BAA and London airports split
Passengers make their way to check-in in the departures area of Terminal 5 at Heathrow Airport.
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Stacey Vanek-Smith: England's Footsie is up three-quarters of a percent. And some big news in that country. The major airports in London have been privately held by a company called BAA for about 20 years. Now regulators are calling for a break-up. From London, Stephen Beard reports.
Stephen Beard: Britain's Competition Commission says that BAA provides a poor service to airlines and their passengers. And lack of competition is to blame.
With Heathrow, Stansted and Gatwick, the company has a virtual monopoly in London. The Commission calls, in effect, that Stansted and Gatwick to be sold off. It also wants BAA to be stripped of either Glasgow or Edinburgh airport in Scotland.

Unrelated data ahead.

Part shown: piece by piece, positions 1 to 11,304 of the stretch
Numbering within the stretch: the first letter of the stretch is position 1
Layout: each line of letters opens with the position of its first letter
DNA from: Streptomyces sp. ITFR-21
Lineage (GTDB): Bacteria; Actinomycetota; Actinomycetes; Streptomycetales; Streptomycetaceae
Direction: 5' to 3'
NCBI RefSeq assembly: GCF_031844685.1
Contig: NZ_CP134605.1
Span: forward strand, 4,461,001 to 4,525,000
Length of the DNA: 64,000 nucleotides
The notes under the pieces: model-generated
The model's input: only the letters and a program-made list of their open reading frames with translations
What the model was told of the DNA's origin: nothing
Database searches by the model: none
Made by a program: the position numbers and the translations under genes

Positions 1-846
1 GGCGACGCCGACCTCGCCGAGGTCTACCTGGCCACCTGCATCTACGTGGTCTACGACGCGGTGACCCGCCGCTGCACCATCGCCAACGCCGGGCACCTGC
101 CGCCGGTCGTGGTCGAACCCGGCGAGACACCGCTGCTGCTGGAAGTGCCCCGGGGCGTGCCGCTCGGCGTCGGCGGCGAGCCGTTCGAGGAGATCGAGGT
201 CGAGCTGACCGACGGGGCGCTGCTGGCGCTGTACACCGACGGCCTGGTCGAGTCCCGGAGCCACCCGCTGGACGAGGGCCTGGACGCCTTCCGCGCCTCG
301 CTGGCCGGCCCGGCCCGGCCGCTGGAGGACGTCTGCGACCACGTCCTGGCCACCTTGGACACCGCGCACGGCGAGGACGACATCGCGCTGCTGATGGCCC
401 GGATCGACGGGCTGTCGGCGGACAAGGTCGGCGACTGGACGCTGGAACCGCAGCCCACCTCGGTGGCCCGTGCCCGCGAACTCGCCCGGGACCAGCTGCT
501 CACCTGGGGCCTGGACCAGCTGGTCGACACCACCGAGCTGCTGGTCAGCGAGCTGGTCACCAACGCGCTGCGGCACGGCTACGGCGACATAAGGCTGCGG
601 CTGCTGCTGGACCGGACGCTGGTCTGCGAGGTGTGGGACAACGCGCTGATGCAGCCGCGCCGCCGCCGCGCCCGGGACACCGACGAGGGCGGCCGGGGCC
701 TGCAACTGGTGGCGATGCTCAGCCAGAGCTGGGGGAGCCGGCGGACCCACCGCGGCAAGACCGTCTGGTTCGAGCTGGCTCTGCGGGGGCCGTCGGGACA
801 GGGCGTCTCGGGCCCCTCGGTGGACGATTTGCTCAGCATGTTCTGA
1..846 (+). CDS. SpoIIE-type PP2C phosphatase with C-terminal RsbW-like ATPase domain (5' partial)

The company has been widely criticized for overcrowding and long delays, especially at Heathrow. The chaotic opening of a new terminal there turned into a national humiliation.
Analyst Howard Wheeldon says the break-up should improve matters:
Howard Wheeldon: The pressure will then begin on BAA, as the owner of the main international hub airport of Heathrow, to get its act together to provide a stronger, better level of service to its customers.
BAA says the Commission's analysis is flawed and the break-up would be counterproductive.
In London, this is Stephen Beard for Marketplace.